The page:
As much as it pains me to admit this, there have been times in my life when I found it just didn’t pay to read a newspaper (add, in today’s world, use any means to keep abreast of the world affairs). Today might just have to be the start of one of those periods.
Did something major happen today? No, I just started doing a little catch-up reading at lunch, and my reading started and ended with the March 12 edition of The Chronicle of Philanthropy. Now, don’t get me wrong, there is no earth-shattering report or conclusion that The Chronicle revealed. It is just that too much of the issue revealed a scary reality: those outside of the sector have no understanding to guide their thinking and decision making when it comes to “helping” the nonprofit sector.
Here’s what I saw. Many, many column inches on Obama’s proposal to limit federal tax breaks that “wealthy” people get for their donations to charities. This, somehow, would help pay for what I agree is much needed health care reform. But last time I checked, there still were many nonprofit health care systems operating in the United States, many of which receive very, very lovely donations from the wealthy. Or at least they used to. There was another article that bore the headline “Economists Try to Calculate the Impact of Tax Changes on Charitable Giving.” Excuse me! Shouldn’t we have done those calculations—and with certainty, not merely trying –before that proposal was released and caused the panic with which many in the nonprofit sector greeted it?
But wait: The Chronicle shared the results of the recent study by Bank of America and the Center for Philanthropy at Indiana University. According to this study, 47 percent of those surveyed ( 700 households with annual income of at least $200,000 or liquid assets of $1 million or more) said they would give less if they could not get a tax deduction for their gift, but 37 percent of the respondents said they’d give more if the estate tax were eliminated. And, just so we are clear, this data was collected in July and August of 2008, and respondents were comparing donations made in 2007. So, find the good and bad news in these data items and those in the rest of the study.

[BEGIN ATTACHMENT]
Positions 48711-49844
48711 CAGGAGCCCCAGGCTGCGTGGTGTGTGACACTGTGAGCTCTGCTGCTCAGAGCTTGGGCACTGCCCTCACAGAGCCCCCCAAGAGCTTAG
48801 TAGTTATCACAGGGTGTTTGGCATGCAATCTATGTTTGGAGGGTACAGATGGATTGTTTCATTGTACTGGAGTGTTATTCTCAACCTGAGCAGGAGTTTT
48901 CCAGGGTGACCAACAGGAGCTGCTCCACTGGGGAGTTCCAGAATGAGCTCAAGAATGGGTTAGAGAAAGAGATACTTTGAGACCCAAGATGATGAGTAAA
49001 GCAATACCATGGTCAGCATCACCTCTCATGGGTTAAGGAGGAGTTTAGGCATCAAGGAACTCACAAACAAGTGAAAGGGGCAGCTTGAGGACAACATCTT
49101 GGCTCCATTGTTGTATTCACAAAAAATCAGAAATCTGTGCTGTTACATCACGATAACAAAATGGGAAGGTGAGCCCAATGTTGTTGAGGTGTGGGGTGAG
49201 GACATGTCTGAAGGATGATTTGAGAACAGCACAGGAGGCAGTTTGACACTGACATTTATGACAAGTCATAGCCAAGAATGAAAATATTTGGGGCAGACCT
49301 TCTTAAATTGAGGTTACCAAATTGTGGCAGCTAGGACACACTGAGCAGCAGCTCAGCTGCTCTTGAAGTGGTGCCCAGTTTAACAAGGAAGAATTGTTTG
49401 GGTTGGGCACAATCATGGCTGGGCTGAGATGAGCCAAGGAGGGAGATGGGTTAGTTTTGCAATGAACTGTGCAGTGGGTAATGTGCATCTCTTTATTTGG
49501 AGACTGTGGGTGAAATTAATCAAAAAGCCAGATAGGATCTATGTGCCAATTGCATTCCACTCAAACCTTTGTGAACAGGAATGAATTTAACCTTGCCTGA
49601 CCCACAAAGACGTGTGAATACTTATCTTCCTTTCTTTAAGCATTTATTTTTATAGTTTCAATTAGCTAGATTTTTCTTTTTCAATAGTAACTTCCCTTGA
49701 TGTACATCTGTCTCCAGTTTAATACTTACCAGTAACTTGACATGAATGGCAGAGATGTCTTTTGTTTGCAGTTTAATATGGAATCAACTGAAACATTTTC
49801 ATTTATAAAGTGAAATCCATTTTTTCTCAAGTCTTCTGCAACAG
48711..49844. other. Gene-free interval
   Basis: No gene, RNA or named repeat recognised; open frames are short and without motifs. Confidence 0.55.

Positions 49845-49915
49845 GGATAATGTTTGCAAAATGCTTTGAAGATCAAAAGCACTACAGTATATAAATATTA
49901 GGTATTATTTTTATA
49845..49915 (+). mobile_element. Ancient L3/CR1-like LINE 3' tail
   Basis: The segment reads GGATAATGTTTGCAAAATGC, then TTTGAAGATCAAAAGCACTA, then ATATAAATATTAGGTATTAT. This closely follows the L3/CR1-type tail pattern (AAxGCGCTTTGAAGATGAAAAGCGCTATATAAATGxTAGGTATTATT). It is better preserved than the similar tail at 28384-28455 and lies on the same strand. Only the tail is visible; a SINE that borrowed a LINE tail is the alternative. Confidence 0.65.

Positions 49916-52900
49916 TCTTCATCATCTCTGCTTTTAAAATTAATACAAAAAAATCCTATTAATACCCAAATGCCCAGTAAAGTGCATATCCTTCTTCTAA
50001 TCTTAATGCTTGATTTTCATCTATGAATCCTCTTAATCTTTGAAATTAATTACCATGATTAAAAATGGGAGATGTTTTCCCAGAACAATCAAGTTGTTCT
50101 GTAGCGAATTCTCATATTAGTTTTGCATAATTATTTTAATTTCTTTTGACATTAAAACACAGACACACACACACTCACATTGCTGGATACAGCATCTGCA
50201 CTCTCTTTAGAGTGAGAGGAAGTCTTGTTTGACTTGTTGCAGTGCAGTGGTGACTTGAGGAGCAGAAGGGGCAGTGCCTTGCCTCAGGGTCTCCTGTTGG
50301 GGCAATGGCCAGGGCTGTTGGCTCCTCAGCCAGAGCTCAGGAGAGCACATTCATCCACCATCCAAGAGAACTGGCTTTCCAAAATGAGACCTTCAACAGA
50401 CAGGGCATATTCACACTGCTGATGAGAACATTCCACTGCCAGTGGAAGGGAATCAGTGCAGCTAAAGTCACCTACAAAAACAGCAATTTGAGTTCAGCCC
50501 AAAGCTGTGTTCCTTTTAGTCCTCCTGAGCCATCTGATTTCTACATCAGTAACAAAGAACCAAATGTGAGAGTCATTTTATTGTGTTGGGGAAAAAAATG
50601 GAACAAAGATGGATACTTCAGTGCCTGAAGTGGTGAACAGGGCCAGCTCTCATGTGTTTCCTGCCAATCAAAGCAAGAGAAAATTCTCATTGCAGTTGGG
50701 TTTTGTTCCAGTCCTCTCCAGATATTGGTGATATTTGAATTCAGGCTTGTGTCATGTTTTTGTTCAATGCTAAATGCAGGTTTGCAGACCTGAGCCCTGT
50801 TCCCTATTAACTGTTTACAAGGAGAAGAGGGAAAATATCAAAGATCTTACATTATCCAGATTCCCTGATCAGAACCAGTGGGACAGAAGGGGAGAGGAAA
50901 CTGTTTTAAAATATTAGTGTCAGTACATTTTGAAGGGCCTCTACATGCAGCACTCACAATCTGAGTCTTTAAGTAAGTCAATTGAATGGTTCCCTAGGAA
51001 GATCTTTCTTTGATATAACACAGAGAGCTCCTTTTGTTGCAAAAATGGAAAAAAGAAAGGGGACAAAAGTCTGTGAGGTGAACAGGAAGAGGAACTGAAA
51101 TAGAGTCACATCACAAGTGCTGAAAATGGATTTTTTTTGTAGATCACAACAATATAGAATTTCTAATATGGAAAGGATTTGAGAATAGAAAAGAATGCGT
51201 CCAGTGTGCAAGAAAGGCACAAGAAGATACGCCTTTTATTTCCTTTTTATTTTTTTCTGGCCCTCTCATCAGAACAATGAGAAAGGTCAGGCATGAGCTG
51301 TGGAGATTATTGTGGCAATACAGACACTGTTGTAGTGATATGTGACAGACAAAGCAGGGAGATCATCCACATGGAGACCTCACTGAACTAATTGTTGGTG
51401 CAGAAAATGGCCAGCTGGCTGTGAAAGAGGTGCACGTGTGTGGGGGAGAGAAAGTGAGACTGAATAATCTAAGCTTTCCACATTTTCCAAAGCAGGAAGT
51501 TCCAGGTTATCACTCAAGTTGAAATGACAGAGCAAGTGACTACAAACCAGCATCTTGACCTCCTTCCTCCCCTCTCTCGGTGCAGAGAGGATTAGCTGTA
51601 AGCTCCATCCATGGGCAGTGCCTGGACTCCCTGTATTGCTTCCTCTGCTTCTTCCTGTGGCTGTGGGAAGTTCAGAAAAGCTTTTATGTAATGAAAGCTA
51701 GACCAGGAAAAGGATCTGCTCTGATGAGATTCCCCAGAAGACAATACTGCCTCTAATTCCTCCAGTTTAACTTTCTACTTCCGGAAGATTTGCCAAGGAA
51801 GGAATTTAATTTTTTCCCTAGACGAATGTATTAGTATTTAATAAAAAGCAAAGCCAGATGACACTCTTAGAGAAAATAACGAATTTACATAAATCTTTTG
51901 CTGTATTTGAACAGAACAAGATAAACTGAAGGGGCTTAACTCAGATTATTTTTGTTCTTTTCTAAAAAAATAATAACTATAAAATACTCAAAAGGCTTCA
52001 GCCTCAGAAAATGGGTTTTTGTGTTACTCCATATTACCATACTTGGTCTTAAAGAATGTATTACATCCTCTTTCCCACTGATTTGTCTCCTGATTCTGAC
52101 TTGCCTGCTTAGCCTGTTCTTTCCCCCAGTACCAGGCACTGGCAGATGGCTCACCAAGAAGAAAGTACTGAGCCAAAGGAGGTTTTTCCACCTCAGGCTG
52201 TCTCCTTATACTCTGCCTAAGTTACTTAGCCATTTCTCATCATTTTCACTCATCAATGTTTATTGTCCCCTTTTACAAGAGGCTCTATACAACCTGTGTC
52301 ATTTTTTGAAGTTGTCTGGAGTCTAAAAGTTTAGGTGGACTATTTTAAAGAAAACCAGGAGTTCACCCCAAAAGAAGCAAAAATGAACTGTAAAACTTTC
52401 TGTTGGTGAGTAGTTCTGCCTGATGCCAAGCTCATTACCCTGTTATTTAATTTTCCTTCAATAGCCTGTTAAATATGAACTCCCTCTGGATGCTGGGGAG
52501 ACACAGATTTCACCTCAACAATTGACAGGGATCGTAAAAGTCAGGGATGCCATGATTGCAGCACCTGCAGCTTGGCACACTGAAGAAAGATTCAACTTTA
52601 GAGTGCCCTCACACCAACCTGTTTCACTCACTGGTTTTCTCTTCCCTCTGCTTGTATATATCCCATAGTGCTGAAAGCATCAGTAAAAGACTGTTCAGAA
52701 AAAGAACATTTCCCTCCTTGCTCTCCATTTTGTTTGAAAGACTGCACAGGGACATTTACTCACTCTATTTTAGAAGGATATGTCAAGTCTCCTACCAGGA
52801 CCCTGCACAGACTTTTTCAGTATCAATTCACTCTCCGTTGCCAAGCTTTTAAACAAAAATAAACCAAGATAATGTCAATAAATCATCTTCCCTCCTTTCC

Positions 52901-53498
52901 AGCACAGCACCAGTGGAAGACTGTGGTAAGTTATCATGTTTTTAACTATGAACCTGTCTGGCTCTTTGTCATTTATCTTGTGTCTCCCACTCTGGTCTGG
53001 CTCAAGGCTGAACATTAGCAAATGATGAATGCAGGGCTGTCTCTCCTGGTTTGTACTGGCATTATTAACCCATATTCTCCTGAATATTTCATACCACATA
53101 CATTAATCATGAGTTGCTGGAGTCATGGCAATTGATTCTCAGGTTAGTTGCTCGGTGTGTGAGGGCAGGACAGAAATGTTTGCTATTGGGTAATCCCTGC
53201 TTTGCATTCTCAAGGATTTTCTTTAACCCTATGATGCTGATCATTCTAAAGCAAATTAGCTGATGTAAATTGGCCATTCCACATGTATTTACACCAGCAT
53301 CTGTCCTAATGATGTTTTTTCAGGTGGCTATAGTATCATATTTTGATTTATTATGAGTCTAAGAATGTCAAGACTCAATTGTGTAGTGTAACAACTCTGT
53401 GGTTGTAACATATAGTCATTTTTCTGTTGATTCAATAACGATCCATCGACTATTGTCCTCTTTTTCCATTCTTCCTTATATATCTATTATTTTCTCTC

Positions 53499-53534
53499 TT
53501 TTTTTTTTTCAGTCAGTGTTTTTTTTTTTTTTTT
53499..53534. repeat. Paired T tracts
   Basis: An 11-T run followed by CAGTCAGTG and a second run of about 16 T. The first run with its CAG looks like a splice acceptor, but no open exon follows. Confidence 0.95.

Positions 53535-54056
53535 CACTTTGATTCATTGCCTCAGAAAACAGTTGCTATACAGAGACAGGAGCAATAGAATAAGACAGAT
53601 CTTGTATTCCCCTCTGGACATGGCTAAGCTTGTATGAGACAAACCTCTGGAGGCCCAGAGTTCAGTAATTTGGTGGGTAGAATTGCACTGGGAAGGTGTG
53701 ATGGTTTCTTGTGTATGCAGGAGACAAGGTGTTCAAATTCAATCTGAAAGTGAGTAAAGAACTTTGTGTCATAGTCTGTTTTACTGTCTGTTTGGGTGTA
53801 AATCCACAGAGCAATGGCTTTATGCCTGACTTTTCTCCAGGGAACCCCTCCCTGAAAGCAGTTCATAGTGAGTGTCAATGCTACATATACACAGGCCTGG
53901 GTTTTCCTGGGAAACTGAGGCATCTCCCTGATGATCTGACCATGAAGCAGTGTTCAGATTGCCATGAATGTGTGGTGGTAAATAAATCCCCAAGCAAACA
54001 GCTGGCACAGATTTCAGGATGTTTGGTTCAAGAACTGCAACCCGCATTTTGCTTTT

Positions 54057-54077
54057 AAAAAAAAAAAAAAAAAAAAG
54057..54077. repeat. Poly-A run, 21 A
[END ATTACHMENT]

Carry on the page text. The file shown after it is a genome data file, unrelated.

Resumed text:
The topics mentioned above got inches upon inches, pages and pages of type. But the following story got not even a full page of its own. Surrogate’s Court in New York has decided that the trustees of the Leona M. and Harry B. Helmsley Charitable Trust are not bound by her wishes to spend the foundation’s money on the care and feeding of animals. The trustees, according to the ruling, have “sole discretion” to give money to whatever charities they wish. Oh, yea! Now donors can earmark their gifts only to have their intentions ignored if—well, if what? The establishment papers aren’t tight enough? Someone doesn’t like how the organization is currently using the dollars? Someone other than the designated nonprofit(s) wants a share of the billions for your charity? So many other possibilities? Why would any donor want to risk having his/her gift go for purposes other that which was prescribed?
While seemingly unrelated, these stories, these realities, are very much related. They are about the future of the nonprofit sector. They are about how our society values—or doesn’t value—the contributions the nonprofit sector makes to society. They are about how and on whose backs we are going to get out of the mess that the greedy and the wealthy got us into.